"Hero" Book Review
Written by Wrath James White and J.F. Gonzalez
2012, 164 pages, Fiction
Released on March 21st, 2012
Wrath James White and J.F. Gonzalez are both very well known to horror readers because they consistently put out great books. Knowing that, it comes as no surprise that when these two paired up to create something, the result was smart, top-notch horror fiction. Hero is a multilayered narrative that brings the tension and gore you would expect from White and Gonzalez and mixes it with a profound exploration of identity and race.
In Hero, Adelle Smith is an elderly woman who has spent her life fighting for civil rights and egalitarianism. A militant, unbreakable fighter for the causes she thinks deserve her attention, Adelle spent the '60s and '70s out on the streets making things happen and, even in her old age, keeps attending marches, giving speeches, and trying to ensure that every black person she knows has an equal chance at success. Her indefatigable efforts have earned her the Lifetime Achievement Award from the NAACP, but that same night a stroke leaves her partially paralyzed and unable to speak. After the major scare, she is sent back home to finish recovering and start physical therapy. Unluckily for the elderly woman, she ends up at the mercy of a vicious, ruthless hospice nurse with deep-rooted identity issues and the racial discourse of a neo-Nazi. The child of interracial parents, the nurse, Natsinet, decides to give Adelle a special brand of physical therapy. What follows is a marathon of physical and emotional cruelty and torture. After a lifetime being everyone's hero, Adelle suddenly finds herself in need of a rescuer, but Natsinet makes sure she can't ask for help.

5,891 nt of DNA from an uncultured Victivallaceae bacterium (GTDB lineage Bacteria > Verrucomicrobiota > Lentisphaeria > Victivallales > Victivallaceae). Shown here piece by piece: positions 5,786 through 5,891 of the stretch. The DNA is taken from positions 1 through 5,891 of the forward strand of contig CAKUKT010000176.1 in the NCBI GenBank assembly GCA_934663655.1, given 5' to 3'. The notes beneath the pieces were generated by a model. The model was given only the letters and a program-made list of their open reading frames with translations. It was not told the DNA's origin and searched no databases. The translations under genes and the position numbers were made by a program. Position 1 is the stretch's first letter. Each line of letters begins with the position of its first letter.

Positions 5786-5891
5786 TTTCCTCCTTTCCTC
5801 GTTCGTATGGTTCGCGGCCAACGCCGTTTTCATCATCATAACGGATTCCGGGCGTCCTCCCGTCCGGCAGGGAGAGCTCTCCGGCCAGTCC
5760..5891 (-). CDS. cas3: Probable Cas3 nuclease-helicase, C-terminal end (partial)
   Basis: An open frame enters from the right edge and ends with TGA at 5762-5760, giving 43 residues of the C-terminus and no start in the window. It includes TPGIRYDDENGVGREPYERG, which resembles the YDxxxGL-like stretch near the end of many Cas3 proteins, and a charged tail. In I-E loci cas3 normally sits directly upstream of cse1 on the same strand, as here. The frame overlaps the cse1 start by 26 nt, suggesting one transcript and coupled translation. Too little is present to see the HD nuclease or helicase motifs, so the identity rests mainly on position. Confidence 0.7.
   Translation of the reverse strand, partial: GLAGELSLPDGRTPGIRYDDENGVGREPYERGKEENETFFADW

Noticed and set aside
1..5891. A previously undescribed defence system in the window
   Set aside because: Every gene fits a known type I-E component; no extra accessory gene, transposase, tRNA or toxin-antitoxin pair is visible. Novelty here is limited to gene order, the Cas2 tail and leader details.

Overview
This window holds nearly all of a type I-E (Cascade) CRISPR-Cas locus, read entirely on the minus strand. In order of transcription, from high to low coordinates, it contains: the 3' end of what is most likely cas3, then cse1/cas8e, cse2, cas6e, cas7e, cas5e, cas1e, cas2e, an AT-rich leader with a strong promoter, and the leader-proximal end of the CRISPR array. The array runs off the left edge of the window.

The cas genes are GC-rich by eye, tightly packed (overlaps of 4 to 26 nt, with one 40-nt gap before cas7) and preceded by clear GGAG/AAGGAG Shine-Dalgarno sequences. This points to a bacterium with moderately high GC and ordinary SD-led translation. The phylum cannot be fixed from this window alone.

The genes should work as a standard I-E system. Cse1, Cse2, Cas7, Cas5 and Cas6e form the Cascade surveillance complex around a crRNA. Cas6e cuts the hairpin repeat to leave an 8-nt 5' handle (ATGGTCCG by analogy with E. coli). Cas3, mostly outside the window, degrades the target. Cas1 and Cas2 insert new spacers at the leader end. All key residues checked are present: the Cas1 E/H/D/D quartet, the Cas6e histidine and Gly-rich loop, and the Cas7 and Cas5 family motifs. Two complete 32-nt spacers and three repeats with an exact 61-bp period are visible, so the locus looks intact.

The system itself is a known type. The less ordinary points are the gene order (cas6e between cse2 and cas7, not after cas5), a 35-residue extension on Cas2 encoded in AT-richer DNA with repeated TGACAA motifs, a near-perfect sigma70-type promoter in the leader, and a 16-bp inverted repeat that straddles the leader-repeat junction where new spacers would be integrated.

The first thing that makes Hero a must-read is the incredible feeling of desperation it transmits. Half of Adelle's body is paralyzed, she can't talk, and her strength is not enough to fight Natsinet. The woman is trapped in her bed and the person who's supposed to be her caregiver is a demented torturer who quickly becomes a psychopathic killer. As the nurse starts tormenting her patient, the tension builds until it reaches an explosive finale. I know some will gasp at the comparison, but this narrative rivals the sense of anxiety, fear, and hopelessness found in Stephen King's Misery.
A second element that makes this White/Gonzalez collaboration required reading for fans of the genre is the underlying psychological exploration of identity and racial prejudice. Race and bloodshed have always been a part of Wrath James White's fiction, but here they take center stage and work as the driving force behind Natsinet's hatred. The authors shine a light on the ugliness of racial discrimination and the lengths to which some folks will go to deny their roots. When combined with the violence and gore, the racial aspect of the story makes it a smart read and, unfortunately, very real.
Sometimes horror is all about monsters, demons or zombies, but Hero proves once again that some of the best scary stories come from authors that decided to scrutinize the worst beasts of all: humans.
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